It may seem strange to begin a true story with a fabricated photograph but I had no choice.

I wanted to write about a series of recording I did with The Rebels, (Larry Morris’s band) in 1979: Viv McCarthy (bass and vocals), Denis ‘Nooky’ Stott (drums and vocals), Graham Gill (keyboards and vocals), and Kevin Furey (guitar and vocals).

So, I got in touch with the guys on Facebook (as you do) and asked them if they had a photo of the band at the time. Unfortunately, all they had was a dodgy shot they’d had taken with singer-songwriter Larry Killip up front. Undaunted, Kevin Furey got his mate Graham Gibson to photoshop an image of us with my head on Larry Killip’s shoulders. Hence the slightly in-bred, large-headed, look to our visages.

Now, to The Rebel Sessions.

In 1979, having recently chosen to walk away from the stage, I was in the process of seeking out a publishing contract so I could concentrate on just writing songs. I had a bagful of new songs and decided I’d like to rehearse and record with a band for a change. (Albeit that I had recorded with the core of Mike Harvey’s band Salty Dogg on my recent albums).

So I called Kevin Furey, who’d played guitar so well on my album Garden Fresh, to see if he’d be interested in being in the band. Kev wasn’t just interested, he said the band he was currently playing with would be perfect. Larry’s Rebels. He assured me that not only could they all play, they were brilliant singers as well. I was sold.

We met. I liked them. There was good humour in the room and I sensed they were genuinely interested in the project. I warbled and strummed for a bit and they were all the keener. They liked the songs.

Our rehearsals took place at the Inner Circle hotel in Avondale on Sunday mornings. The air was filled with stale beer and fresh new songs. Much fun was had. They guys worked professionally and enthusiastically on their instruments and vocal harmonies. I loved hearing my songs being fleshed out in this way. I still recall the thrill of wailing away up front with the guys kicking up a storm around me. I was part of band and it felt good.

With that level of enthusiasm and talent helping me it wasn’t long before we were ready to take it to the studio.

For various reasons we chose Glyn Tucker’s Mandrill Studios, where we worked with the quiet genius, Dave Hurley. (Kevin insists he was never again able to get the sound out his guitar that Dave managed to get in these sessions.)

Essentially, we recorded the songs like a live band. Nooky counted us in and away we’d go. Some overdubs were done of course. Sometimes my vocal. Sometimes the BVs. And Kevin’s multi-tracked guitar parts. As well, on a couple of songs, Mike Harvey popped in to add piano.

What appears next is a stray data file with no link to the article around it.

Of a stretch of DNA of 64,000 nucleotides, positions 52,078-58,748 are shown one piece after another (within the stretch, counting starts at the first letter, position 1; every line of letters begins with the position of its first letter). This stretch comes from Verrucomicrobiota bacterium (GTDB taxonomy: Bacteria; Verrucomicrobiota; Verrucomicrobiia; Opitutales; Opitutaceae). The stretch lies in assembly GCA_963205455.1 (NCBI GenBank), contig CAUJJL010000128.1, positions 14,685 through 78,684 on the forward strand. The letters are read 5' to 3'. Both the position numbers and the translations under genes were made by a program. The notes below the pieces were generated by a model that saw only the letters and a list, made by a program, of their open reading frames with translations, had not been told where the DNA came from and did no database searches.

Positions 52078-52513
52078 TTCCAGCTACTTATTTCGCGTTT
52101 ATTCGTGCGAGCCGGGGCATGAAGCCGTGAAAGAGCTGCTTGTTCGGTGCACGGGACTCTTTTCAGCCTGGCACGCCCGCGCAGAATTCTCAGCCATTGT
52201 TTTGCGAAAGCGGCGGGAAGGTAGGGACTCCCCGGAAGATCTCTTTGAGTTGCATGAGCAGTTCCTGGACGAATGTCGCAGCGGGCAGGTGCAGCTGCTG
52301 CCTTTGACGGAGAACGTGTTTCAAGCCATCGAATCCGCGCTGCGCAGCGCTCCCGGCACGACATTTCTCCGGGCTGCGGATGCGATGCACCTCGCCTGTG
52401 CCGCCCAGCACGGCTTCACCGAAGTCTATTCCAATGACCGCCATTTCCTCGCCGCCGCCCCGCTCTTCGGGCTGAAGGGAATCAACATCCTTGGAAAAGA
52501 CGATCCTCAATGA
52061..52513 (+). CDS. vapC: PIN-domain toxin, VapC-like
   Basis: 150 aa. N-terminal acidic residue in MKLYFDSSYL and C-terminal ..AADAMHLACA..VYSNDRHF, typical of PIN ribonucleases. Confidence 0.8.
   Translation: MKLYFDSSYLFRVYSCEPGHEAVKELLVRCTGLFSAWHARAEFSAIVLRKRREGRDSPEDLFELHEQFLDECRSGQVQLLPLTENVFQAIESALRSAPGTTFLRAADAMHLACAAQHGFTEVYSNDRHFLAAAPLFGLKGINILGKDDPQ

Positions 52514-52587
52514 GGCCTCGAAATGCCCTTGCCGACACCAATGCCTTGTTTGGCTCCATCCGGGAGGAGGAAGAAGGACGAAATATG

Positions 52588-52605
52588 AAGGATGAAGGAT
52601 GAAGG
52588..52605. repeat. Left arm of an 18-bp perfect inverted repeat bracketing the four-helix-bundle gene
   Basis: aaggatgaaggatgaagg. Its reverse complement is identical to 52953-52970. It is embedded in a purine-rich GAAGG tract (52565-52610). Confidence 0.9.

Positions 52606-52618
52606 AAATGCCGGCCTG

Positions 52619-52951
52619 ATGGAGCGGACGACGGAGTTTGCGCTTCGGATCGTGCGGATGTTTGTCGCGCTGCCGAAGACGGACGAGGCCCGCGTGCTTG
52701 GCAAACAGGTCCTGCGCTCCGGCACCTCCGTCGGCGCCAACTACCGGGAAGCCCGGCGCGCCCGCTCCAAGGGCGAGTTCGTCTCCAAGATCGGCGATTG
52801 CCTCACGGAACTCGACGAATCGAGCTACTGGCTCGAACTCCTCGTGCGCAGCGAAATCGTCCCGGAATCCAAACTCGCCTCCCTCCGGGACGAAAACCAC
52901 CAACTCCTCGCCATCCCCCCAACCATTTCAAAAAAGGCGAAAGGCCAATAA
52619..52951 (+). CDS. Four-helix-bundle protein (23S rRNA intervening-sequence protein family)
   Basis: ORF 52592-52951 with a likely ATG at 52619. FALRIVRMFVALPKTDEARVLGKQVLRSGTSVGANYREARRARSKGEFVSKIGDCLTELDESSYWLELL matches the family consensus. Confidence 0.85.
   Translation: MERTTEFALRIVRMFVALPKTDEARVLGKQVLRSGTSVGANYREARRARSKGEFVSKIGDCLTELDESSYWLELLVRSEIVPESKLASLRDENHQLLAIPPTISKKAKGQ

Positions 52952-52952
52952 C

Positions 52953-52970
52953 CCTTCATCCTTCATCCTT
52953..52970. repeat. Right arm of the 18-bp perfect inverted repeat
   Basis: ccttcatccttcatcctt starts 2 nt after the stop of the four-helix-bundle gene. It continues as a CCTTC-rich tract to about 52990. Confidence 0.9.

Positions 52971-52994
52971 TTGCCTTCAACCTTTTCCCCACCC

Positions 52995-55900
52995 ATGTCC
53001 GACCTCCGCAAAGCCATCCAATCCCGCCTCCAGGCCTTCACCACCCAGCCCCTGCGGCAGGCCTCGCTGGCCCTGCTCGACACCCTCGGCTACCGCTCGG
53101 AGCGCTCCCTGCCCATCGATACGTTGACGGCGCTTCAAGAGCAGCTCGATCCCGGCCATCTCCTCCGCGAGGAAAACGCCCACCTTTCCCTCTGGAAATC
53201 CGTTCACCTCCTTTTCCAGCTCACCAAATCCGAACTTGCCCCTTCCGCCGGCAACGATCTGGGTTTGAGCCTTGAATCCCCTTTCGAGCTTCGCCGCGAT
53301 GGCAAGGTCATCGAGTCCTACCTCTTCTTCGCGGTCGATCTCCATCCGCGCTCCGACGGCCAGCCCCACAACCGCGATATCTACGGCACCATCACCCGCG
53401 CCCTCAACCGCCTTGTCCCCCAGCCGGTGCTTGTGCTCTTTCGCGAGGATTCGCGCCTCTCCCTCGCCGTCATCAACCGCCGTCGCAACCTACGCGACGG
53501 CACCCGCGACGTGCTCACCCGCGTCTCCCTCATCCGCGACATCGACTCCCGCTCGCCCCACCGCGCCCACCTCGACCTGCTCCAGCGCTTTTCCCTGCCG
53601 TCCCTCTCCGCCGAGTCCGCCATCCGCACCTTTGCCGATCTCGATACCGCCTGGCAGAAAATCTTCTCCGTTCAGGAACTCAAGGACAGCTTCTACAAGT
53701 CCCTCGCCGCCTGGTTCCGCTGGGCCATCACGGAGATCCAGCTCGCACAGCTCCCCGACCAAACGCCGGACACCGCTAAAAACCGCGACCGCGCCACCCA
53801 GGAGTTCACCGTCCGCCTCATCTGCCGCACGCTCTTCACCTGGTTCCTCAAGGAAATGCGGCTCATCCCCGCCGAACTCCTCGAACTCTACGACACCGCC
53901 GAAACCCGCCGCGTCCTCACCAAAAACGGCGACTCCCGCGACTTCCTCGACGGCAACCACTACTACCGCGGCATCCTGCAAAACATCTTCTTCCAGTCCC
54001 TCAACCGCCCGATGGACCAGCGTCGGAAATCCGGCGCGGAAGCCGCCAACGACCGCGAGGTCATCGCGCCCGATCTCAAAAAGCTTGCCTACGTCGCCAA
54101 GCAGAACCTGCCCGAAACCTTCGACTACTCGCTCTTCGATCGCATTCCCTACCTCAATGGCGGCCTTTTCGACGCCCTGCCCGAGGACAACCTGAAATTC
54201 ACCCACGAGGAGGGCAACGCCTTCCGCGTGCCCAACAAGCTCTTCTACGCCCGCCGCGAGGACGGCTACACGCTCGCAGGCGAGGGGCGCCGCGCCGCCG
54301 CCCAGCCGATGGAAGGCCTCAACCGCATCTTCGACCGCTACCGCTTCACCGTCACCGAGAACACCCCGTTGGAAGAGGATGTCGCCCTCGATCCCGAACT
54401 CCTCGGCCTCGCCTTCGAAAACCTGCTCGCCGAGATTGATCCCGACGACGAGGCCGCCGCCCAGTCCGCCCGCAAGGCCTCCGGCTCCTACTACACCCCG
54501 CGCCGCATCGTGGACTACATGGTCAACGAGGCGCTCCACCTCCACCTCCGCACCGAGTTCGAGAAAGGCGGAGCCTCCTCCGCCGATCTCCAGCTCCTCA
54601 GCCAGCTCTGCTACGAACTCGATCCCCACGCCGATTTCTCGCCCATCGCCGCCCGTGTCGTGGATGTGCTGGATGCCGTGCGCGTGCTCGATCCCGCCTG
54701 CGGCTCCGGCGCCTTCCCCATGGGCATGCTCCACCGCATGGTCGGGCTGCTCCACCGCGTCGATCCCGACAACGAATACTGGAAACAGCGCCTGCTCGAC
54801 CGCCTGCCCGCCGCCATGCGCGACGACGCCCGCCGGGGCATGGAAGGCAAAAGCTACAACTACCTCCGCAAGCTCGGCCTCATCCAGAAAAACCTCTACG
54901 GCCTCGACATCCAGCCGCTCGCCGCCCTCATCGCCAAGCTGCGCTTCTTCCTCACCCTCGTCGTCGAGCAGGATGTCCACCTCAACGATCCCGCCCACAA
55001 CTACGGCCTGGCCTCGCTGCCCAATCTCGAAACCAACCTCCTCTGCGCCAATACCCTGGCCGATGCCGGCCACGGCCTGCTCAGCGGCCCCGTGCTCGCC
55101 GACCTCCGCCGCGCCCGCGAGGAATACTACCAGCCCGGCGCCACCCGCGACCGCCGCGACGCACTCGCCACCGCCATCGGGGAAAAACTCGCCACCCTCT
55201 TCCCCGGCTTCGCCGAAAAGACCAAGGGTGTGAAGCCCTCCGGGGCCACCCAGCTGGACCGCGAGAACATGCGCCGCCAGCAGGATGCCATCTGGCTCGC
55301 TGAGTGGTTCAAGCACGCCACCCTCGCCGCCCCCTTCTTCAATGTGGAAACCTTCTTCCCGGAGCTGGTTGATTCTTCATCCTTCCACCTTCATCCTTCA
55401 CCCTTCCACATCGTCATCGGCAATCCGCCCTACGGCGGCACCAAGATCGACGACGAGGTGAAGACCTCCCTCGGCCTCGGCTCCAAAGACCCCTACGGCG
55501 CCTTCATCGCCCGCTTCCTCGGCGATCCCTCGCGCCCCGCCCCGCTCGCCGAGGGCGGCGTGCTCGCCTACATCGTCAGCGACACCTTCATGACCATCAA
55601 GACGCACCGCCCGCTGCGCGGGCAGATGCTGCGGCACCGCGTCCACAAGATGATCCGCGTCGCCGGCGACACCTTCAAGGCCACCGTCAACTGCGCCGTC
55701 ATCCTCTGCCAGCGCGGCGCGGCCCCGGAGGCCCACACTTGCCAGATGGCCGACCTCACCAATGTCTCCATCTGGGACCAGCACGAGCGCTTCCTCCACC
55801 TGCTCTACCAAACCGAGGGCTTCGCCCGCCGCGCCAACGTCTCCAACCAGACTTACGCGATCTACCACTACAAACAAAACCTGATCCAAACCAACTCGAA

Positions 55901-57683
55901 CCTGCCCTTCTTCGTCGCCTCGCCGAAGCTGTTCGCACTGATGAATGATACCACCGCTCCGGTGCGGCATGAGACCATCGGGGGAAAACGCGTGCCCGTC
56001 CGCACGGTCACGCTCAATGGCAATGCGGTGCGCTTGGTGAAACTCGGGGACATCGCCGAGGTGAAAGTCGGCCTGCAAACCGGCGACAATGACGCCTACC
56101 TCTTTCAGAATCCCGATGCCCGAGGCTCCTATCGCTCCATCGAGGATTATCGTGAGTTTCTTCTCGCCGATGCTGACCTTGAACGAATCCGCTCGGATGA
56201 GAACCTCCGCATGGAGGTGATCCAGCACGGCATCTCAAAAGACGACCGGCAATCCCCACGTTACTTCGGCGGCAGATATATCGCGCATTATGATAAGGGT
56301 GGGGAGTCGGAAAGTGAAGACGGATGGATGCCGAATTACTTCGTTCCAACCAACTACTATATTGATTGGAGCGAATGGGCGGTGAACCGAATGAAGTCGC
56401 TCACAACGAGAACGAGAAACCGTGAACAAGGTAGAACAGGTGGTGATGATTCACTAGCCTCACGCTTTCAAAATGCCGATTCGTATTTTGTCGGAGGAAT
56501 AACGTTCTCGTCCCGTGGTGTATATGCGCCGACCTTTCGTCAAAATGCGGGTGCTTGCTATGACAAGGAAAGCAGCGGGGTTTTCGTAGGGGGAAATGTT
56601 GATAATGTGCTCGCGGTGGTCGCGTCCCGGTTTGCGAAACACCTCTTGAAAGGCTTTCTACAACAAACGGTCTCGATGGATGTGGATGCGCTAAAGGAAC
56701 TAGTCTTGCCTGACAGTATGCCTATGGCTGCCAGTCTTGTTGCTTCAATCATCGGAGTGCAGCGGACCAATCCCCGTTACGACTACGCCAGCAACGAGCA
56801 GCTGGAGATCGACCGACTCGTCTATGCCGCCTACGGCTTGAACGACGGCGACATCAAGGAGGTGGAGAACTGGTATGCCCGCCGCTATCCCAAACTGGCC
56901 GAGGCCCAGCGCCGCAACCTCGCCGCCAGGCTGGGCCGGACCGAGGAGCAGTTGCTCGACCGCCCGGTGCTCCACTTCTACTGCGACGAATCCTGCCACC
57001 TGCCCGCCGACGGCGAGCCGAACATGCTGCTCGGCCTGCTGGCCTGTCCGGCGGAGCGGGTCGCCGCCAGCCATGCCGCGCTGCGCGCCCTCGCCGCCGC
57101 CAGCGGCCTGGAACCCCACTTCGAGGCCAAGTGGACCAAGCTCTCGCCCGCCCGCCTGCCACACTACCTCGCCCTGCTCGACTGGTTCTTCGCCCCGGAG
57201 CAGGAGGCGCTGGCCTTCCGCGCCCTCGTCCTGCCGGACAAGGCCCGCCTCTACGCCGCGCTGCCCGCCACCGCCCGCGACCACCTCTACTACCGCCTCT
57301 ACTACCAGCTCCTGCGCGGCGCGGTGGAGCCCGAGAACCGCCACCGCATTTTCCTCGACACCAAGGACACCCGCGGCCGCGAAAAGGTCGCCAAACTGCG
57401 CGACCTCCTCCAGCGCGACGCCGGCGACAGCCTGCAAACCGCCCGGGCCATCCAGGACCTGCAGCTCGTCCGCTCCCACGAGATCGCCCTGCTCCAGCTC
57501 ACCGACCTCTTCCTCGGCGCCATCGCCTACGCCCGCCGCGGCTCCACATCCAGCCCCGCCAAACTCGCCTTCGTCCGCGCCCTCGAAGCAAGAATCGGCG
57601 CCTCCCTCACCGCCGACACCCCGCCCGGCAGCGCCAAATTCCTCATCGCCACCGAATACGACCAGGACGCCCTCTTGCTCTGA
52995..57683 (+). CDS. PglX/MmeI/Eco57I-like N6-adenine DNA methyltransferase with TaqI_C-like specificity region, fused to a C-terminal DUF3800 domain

But on the whole these recordings were as close to ‘live’ as anything I’d ever done.

When we were finished I crossed the ditch and hawked the tape around publishers in Sydney in search of a contract. Turned out that all the publishers were interested. So it was not a case of who would choose me but who I would choose.

In the end I chose Essex Music because I felt strongly that their MD, Bruce Powell, would really champion my songs. Which he did until he left the company to join another and I found myself stuck with a company that did not know my songs at all. Or care. (Every songwriter has a version of this story to tell).


So for over 40 years the songs from what I call the Rebel Sessions lay forgotten in the metaphorical basement of Essex in NYC and whoever came to represent their interests in Australia.

One day when I was back in New Zealand at Stebbings remastering tracks for what was to be my retrospective AFTER THE DAM BROKE, Kiwi music champion, Grant Gillanders, popped in to say hello and handed me a chrome-tape cassette he’d been given by Nooky Stott. It was a tape of the lost recording session!! It was my lucky day. I had it digitised it straight away.


Sadly, the quality of the songs on the tape is not good enough for me to release them in any form. However, they are well worth hearing so I’ve included a few here in this blog. Eventually, I hope to put up a page on my website so you can download them.

Now let’s finish on a silly note.

At the time of these rebel sessions punk music ruled. Well, in fact punk or new wave (call it what you will) was in a strange battle with disco. So you had these two completely different styles of music going after two completely different types of audience.

Singer-songwriters all around the world ducked for cover as the new generation of reviewers and record A&R people branded them irrelevant and basically dismissed them and their work.

As I say, I’d exited stage left from showbiz so, thankfully, the world was spared from seeing me in a white sequinned jumpsuit and platforms, or with a pierced nose, bad tattoos, mohawk cut and Doc Martins. But, just for fun, while we were in the studio and in the mood, I asked the guys if we could thrash through a version of my song Mickey Mouse House that had been on my first album Floating.

They said YES! And away we went. Live madness ensued.


As always. thanks for listening.

John Hanlon